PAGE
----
Shelf Awareness for Readers for Friday, January 23, 2015


Workman Publishing: The Spectrum of Hope: An Optimistic and New Approach to Alzheimer's Disease and Other Dementias by Gayatri Devi

From My Shelf

Crown Books for Young Readers: My Journey to the Stars by Scott Kelly, illustrated by Andre Ceolin

New World Library: Big Love: The Power of Living with a Wide-Open Heart by Scott Stabile

Tuck Turns 40

"The first week of August hangs at the very top of summer, the top of the live-long year, like the highest seat of a Ferris wheel when it pauses in its turning." This image opens Tuck Everlasting, Natalie Babbitt's novel about the inexorable advancement of time. For many young people, Tuck Everlasting is the first book that ever made them think about what it would mean to live forever.

What are the tradeoffs of immortality? How many people whom you love would you outlive? What would it be like to "stay seventeen till the end of the world," as Jesse Tuck does? For the 40th anniversary of the publication of Tuck Everlasting, Farrar, Straus & Giroux created a special edition that closes with an interview with Natalie Babbitt. "The question of what it might be like to live forever is something that everyone thinks about," she says. "And I think you think about it more when you find out you can't do it." Babbitt explains that she created the four Tuck family members "specifically to talk about different points of view of living forever." She makes us think about what is precious, and what is made more so because we know it cannot last.

Gregory Maguire wrote a terrific introduction for this special edition, offering many wonderful observations. Perhaps the best is, "even though when I meet Winnie Foster again standing in her front yard, I know exactly what she will do later in the book.... what I don't know is what it will mean to me now." That is why we reread. We grow older, and the book, like the Tucks, does not change. Yet we change, and the view from the top of the Ferris wheel seems different somehow. That is the gift of Tuck Everlasting. --Jennifer M. Brown, children's editor, Shelf Awareness


PuddleDancer Press: Nonviolent Communication: A Language of Life, 3rd Edition: Life-Changing Tools for Healthy Relationships by Marshall B. Rosenberg


Book Candy

Telephones in Literature; Literary Gamers

Hello? It's been a century since Alexander Graham Bell inaugurated the U.S. transcontinental telephone service, so the Guardian celebrated with a "telephones in literature" quiz."

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Bustle found "7 reasons you should never date someone who doesn't read books."

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After J.K. Rowling "surprised some people" recently when she admitted playing the world-building game Minecraft with her kids, the Guardian found "a few other famous literary gamers."

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Flavorwire asked "some of our favorite contemporary young adult authors about their favorite books for grown-ups."

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Noting that "we're talking real printed and bound paper pages here," Buzzfeed wondered: "How well-rounded is your personal book collection?"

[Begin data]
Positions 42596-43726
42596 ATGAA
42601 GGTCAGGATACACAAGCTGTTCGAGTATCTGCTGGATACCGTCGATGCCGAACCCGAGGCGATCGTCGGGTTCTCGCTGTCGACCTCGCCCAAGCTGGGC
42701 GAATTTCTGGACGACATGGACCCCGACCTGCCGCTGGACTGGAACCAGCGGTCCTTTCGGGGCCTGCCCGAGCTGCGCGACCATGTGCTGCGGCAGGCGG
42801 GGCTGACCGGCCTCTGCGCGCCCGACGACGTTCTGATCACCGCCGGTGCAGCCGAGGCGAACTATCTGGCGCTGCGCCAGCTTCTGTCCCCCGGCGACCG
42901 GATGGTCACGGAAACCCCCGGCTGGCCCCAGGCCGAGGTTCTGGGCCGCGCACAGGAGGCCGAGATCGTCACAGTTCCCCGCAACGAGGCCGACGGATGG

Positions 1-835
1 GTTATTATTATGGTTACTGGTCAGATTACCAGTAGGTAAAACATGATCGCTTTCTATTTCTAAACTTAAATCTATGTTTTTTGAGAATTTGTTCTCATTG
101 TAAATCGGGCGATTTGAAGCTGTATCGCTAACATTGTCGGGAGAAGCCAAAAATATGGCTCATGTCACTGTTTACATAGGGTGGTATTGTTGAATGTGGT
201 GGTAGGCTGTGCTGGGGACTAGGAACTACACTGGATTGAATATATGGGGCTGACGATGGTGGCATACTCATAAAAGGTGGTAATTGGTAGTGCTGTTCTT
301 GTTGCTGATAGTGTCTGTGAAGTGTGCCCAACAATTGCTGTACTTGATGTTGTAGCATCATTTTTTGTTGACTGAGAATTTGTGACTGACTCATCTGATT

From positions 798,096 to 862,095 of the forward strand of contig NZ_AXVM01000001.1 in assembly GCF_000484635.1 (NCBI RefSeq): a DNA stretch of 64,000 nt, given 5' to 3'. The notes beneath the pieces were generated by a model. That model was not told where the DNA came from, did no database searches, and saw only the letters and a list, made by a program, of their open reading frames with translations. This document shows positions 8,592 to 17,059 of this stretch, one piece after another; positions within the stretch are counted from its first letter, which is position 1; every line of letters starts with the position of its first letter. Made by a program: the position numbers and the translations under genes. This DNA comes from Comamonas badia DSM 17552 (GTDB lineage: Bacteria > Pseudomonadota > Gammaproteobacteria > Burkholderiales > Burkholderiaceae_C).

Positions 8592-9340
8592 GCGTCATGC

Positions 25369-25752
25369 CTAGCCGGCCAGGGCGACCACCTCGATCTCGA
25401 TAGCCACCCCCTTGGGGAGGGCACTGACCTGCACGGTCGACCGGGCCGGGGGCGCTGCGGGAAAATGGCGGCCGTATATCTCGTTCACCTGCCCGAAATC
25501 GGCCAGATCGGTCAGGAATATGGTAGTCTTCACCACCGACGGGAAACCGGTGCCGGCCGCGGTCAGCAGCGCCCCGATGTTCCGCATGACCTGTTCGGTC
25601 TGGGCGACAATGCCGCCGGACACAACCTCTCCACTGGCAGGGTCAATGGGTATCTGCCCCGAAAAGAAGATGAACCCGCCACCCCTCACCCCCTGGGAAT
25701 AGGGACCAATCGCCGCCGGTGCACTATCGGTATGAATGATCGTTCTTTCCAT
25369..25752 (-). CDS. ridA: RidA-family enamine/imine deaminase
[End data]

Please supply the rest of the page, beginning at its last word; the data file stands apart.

Wicked Deeds by Heather Graham


The Writer's Life

David Whitehouse: Following the Ideas on a Road Trip

David Whitehouse is a novelist, journalist and screenwriter. His first novel, Bed, winner of the 2012 Betty Trask Prize, has been published in 18 countries. His second novel, Mobile Library, is the story of an unusual family's adventurous roadtrip in a truck full of books (our review is below). He has several TV and film projects in development with Film4, Warp, the BBC and others. He writes regularly for the Guardian and the Times, and is currently editor-at-large of ShortList magazine. Whitehouse once made a joke about Lance Armstrong on Twitter that was retweeted 10,000 times.

Sometimes career journalists transitioning to novel writers have trouble letting go of facts in order to embrace fiction and imagination, but that was not the case with David Whitehouse. He says, "My journalism was, still is occasionally, very verbose, very flowery. I was never reporting on war zones or crime or anything serious. I was interviewing film stars and bands and things like that. Experiences in reality are often quite boring and I found myself exaggerating or writing for my own amusement as though I was writing a story. Obviously, in journalism you can't do that, it's really bad. That's why I was a bad journalist. Writing fiction was a release where I could forget about fact-checking and hard-core research, the things I never really enjoyed."

And this approach has worked splendidly for the author of two novels and many scripts. There was one small blip in the process: Whitehouse's rocky trek to publish his first novel, Bed. A trek that almost discouraged him from writing again.

After completing Bed, Whitehouse quickly found an agent willing to represent his manuscript. Finding the publisher, however, was not so easy. After many rejections, Bed moved to his agent's desk drawer, where it sat for two years. It might still be there if not for To Hell with Prizes, a contest for unpublished manuscripts. Bed won the award and the attention of one of the judges, Canongate's publishing director. The validation reinvigorated Whitehouse and found Bed its rightful audience: "I'm of the opinion that people never really know what they're looking for until they see it or read it. In winning the prize it found someone who liked something in it. Had it not won the prize, it would never have been published. And I probably wouldn't have written anything again, at least for a long time. Certainly not by now."